Global vs Local Variables: Differences You Need to Know

Posted in /  

Global vs Local Variables: Differences You Need to Know

Vinay Khatri
Last updated on July 20, 2022

    In programming, we often use variables to store some value. Basically, variables are the names of a memory location. In static programming, we first define a variable and then use it. However, in dynamic programming, we do not have to define a variable before using it. In this article, we have compared two types of variables - local variable and global variable. But before proceeding with the comparison, let us understand the scope of a variable.

    Scope of a Variable

    The scope of a variable defines the lifespan of that variable. In simple words, the scope of a variable defines how long the variable will exist during the program execution. When we create a program, we often make use of user-defined functions. Inside those functions, we use variables that are accessible to only the particular function that defines them. The lifespan of a simple user-defined function starts at the time when the main function calls it, and its life ends at the moment when it returns the control or value back to the main function. As the function lifetime end when it returns a value, so all the variables associated with it end too. For example:

    int fun()
        {
          int j=1;
          return j;
        }
    
    void main()
    {
    //////////
    }
    

    Here in the above example the scope or lifecycle of variable j depends upon when the main function that calls the fun () function. The life cycle or scope of the variable j is limited to the function fun(). The scope of the variable can also define the type of that variable:

    • A variable defined inside a function is known as a local variable
    • A variable defined outside the function is known as a global variable.
    • If the variable is defined inside the function parenthesis, it will be considered as a formal variable.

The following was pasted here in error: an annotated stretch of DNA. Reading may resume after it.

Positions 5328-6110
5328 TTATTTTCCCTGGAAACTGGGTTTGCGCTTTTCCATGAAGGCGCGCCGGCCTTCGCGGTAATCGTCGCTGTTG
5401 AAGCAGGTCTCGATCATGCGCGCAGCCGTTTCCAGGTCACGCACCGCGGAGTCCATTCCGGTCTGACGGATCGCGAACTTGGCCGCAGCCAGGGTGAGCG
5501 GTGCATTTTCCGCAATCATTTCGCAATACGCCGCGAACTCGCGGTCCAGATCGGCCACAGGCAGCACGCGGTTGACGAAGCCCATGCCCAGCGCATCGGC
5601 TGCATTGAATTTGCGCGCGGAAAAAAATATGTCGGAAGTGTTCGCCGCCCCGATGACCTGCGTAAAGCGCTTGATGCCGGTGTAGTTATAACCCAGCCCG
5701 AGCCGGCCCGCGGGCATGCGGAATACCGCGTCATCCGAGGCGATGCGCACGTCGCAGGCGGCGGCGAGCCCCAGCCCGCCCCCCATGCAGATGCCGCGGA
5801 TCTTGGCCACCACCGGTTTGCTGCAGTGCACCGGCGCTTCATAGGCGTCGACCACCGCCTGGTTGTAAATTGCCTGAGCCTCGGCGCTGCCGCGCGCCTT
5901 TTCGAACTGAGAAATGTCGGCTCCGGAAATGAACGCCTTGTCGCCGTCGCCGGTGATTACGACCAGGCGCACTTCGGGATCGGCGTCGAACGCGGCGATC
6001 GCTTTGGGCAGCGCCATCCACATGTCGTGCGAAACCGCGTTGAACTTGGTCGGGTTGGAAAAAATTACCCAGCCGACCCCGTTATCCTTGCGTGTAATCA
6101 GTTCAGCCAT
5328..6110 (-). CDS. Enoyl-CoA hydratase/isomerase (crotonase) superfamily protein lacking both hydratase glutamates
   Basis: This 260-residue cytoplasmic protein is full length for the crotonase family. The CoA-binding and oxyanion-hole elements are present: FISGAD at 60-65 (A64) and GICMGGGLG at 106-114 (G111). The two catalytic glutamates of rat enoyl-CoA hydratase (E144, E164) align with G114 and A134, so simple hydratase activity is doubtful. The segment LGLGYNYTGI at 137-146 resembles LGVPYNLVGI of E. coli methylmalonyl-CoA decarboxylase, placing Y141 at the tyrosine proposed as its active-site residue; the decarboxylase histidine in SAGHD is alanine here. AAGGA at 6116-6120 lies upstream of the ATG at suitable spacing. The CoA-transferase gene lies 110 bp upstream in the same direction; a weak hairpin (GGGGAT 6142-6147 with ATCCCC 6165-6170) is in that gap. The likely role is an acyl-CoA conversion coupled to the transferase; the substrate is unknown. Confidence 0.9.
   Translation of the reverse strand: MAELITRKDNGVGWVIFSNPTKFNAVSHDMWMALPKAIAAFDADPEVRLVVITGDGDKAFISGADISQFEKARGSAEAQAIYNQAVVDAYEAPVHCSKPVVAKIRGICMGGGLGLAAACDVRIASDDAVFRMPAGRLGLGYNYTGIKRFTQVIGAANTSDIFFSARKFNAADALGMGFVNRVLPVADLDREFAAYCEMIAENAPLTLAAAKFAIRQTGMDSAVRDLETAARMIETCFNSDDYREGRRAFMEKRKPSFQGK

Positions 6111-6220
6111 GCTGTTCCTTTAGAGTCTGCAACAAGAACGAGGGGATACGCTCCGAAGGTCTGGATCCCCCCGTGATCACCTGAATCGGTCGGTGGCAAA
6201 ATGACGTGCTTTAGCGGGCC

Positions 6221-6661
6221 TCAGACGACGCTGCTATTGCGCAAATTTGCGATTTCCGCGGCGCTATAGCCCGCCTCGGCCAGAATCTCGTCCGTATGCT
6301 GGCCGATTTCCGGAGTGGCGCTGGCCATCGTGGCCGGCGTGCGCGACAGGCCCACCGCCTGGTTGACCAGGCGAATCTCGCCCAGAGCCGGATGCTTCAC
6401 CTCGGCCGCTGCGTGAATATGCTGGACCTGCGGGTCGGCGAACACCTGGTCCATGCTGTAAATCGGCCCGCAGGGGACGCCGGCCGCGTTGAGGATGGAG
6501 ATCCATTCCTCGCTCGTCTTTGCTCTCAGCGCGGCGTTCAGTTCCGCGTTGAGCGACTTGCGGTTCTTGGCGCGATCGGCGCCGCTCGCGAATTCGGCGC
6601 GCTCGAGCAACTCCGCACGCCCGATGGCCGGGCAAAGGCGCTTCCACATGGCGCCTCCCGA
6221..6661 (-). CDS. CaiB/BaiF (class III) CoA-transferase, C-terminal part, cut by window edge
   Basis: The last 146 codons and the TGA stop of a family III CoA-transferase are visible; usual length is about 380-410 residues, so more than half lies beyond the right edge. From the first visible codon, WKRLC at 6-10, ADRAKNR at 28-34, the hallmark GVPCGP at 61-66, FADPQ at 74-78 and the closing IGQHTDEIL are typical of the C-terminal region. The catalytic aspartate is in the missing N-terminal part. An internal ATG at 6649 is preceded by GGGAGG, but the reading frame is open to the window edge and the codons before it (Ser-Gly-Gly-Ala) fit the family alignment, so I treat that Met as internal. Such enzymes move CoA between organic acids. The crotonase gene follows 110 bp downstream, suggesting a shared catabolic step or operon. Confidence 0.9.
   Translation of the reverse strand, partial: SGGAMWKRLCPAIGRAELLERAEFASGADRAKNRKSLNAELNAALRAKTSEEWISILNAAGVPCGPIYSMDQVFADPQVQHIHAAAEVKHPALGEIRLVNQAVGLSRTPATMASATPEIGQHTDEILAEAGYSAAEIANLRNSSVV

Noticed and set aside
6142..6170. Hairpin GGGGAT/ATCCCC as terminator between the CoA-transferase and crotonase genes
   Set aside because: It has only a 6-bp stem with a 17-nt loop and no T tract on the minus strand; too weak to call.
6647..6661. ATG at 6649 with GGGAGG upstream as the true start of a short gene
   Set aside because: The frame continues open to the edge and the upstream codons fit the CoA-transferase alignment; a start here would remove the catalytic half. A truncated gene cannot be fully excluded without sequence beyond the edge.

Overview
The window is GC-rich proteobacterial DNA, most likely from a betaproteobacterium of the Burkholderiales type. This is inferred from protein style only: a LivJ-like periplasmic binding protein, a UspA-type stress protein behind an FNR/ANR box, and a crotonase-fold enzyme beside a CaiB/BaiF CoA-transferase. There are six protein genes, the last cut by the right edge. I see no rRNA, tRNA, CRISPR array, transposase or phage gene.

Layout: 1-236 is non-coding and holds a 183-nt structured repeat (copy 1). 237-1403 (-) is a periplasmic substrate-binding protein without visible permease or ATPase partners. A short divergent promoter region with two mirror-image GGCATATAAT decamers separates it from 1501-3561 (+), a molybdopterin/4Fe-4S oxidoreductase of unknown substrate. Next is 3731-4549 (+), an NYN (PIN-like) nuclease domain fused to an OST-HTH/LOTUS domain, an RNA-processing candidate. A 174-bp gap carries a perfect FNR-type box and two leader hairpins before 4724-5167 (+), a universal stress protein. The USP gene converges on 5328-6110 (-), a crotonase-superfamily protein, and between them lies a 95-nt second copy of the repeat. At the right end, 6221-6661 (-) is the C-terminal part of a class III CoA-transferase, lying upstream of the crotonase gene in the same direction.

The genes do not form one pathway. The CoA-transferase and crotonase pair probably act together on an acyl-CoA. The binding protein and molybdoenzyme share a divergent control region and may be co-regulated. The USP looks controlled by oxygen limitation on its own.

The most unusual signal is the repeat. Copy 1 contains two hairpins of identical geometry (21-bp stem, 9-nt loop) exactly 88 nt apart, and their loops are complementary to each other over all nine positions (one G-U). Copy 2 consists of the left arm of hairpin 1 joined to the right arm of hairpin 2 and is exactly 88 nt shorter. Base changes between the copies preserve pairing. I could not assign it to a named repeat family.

Global vs Local Variables

    Local Variable

    All those variables that are defined inside a function block are considered as local variables. In programming languages like C, Python, C++, and Java, the theory for a local variable is the same. However, in some cases, a local variable in Python can show maverick behavior because Python is a dynamically-typed language. One of the important characteristics of a local variable is that it is available within the function block in which it is declared. No other function would be able to access that variable. Also, when it comes to local variables, we can assign the same variable name to different data types across several functions and there would be no conflict. As we have mentioned that a local variable would be only available within its function block, so its scope and lifecycle are also associated with that function. A local variable will come into existence when the function calls it and get destroyed at the moment when the function returns a value or give control back to the main function. All the local variables get stored in the stack memory along with their functions. Example:

    void func_1()
    {
        int local_variable;
        local_variable=100 ;
    }
    void func_2()
    {
        char local_variable;
        local_variable = 'a';
    }
    

    Behind the code: In the above example, both the variables inside the functions are local variables. Additionally, they have the same name but different data types. They are local variables because they bind to different functions.